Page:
john mosby said...

Prof, your speculation about bigger drug organizations possibly reducing street violence made me think of this:

In your scholarship, have you ever compared AA urban organized crime to the white-ethnic organized crime of the first half of the 20th century?

The LCN, Irish "Westies," even Jewish OC, etc, seemed to adhere to the role Henry Hill in "Goodfellas" summarized as "the police for people who can't go to the police." In other words, the gangs kept their own neighborhoods nice to live in while maintaining an undercurrent of illegal business. Among other things, this allowed the law-abiding white ethnics to have proper jobs, go to university, and generally climb out of poverty, and out of the need to be gangsters. Sort of a twisted version of broken windows.

At least that's the narrative. One can certainly pick apart many of those assertions. But old ladies with handbags probably did walk up Mulberry Street without fear. And we don't have any Jewish ghettos in the US anymore. So at least some of the narrative is based in truth.

Flash forward to the crack era, and all the resources of the state are brought to bear on the AA gangsters. Anyone who could possibly be a "boss of bosses" gets sent to the pen, resulting in small sets who are constantly fighting with each other. The idea of keeping one's own neighborhood nice goes out the window.

Why the difference? Racism (conscious or unconscious)? Or just the bad luck of getting into the crime business just when the children who benefitted from the early-20th-century OC have become good-government crusaders?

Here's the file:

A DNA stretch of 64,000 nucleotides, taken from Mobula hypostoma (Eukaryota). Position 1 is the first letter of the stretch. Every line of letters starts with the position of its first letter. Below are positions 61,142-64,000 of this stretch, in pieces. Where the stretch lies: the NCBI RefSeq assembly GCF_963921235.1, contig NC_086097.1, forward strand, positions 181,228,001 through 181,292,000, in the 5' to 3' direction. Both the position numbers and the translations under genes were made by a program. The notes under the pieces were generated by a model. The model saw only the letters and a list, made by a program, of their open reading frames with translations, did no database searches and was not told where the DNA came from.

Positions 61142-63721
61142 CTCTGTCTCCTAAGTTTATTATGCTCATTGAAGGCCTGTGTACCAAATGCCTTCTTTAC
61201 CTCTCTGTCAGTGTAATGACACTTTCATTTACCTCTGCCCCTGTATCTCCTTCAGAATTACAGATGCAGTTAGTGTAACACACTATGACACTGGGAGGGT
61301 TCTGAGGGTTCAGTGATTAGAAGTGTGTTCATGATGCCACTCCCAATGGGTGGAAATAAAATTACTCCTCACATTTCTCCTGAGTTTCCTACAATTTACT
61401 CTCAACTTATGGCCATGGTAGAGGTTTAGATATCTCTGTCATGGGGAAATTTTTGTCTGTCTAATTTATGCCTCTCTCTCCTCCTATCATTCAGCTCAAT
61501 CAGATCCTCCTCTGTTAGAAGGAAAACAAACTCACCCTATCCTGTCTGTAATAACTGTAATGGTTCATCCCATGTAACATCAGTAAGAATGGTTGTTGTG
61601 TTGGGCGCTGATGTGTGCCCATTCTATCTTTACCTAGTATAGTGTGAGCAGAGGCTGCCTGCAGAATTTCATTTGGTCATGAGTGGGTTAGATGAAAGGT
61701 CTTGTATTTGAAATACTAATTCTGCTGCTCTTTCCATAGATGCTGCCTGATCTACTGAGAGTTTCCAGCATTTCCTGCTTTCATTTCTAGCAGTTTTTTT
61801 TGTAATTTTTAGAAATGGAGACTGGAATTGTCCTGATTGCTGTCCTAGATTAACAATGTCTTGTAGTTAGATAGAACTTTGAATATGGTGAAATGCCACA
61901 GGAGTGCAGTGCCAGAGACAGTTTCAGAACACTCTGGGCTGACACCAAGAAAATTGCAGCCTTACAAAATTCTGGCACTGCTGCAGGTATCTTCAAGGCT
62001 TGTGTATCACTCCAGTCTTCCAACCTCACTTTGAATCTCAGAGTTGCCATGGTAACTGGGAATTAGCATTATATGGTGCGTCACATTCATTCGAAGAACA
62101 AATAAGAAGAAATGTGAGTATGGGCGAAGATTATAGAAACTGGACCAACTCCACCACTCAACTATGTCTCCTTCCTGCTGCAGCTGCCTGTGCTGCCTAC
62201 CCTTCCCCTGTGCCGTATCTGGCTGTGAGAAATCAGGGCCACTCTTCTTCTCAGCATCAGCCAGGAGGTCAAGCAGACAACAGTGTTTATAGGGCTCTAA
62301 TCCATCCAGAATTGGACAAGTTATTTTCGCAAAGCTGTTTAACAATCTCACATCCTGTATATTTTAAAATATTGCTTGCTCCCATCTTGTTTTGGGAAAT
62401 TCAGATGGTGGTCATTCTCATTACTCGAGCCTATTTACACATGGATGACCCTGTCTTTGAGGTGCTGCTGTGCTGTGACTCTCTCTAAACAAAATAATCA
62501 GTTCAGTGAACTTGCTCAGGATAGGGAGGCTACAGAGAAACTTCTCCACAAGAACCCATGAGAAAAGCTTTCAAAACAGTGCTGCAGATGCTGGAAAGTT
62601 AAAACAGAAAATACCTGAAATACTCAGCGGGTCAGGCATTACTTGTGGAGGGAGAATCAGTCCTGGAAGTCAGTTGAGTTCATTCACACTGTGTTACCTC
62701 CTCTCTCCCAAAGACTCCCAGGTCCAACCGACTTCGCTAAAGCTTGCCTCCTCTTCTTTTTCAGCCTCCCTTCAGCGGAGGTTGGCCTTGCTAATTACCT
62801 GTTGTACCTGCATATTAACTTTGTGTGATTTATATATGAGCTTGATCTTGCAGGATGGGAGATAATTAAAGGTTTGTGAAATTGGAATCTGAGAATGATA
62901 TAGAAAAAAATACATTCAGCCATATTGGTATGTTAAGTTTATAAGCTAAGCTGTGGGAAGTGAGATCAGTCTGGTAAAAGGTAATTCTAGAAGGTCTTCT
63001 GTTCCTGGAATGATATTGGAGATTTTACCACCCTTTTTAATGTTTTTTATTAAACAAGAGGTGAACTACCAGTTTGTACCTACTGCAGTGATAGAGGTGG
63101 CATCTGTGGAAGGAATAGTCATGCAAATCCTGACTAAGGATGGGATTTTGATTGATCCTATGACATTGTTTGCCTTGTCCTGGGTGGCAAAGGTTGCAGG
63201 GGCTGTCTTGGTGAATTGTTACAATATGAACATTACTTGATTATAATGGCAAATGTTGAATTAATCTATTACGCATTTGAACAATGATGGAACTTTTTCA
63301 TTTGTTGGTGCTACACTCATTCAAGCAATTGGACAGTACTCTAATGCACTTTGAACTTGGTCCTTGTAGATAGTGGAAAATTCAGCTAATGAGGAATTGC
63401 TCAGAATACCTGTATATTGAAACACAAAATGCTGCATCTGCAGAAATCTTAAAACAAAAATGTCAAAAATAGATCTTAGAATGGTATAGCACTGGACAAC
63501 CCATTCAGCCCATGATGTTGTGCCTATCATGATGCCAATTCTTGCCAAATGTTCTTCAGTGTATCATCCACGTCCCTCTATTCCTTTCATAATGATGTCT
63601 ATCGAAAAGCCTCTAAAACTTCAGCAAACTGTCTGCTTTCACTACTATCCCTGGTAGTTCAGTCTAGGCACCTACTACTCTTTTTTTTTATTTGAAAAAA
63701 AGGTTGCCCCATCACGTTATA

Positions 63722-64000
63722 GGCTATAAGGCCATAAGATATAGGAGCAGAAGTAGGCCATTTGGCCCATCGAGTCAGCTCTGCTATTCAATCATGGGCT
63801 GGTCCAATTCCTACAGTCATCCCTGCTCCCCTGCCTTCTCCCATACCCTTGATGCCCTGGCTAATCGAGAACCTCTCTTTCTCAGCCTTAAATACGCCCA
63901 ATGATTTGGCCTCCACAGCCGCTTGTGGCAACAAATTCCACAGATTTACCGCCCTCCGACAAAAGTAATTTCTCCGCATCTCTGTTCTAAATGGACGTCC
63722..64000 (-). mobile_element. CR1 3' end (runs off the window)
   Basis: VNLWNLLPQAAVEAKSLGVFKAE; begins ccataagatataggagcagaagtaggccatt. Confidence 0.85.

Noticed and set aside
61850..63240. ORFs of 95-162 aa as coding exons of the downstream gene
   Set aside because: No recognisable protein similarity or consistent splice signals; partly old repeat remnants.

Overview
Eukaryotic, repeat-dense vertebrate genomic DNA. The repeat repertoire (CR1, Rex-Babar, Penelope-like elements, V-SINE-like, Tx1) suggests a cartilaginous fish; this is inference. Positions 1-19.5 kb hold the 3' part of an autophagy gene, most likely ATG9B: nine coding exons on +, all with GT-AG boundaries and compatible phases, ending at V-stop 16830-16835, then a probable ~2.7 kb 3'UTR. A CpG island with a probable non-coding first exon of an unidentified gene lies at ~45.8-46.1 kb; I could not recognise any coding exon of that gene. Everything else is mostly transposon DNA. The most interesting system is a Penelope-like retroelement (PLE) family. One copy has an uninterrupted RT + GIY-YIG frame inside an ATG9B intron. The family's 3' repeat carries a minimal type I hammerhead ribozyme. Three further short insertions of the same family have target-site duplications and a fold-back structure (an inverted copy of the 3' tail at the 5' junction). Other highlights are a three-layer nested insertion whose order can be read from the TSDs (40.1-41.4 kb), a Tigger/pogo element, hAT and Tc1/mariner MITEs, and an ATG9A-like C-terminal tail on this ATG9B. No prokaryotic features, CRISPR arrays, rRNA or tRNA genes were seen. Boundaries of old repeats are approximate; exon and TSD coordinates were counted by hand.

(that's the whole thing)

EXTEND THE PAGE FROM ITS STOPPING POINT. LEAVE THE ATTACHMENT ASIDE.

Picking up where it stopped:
Anyway, I would be interested in your thoughts.

JSM

JSM

Adrian said...

@JSM,
that narrative of the good old days with civilized Cosa Nostra gangsters ignores stuff like the Black Hand kidnapping rings that the American Cosa Nostra grew out of. They would kidnap family members of anyone with money (shop-keepers, etc.) and ransom them. They preyed on normal people and definitely did not function as rule-enforcers in under-policed areas.

john mosby said...

LCN replacing Black Hand kind of supports the narrative of gradual, increasing legitimacy, though, doesn't it? But I do agree that the old-time OC narrative does ignore a lot of harm done to innocent people.

At the same time, though, the present-day disorganized drug crime may be hurting a lot more innocents.

Not saying that the solution is freeing Jeff Fort et al so they can re-establish order on the streets.

But it probably is useful to acknowledge that old-time OC provided some level of 'civil society' to ethnic ghettos. Our enforcement strategy has eliminated that function without really providing a replacement (eg cops ain't social workers, mums, dads, clergy, or Rotarians).

JSM

Adrian said...

Good point regarding the evolution in the right direction.

I wonder if another factor is the increasing professionalism of police over that 120 years. If you look at a pragmatic "order-in-the-neighborhood" type in 2015, they're going to work through the police and local gov't because the police make it possible. In 1890, it likely wasn't possible for an Italian-speaking neighborhood leader to work through Irish cops. As police gain legitimacy, OC loses it.

john mosby said...

True indeed - also, the cops in the classic OC era were bought and paid for. Nowadays, as the Prof points out, police corruption is the very rare exception.

JSM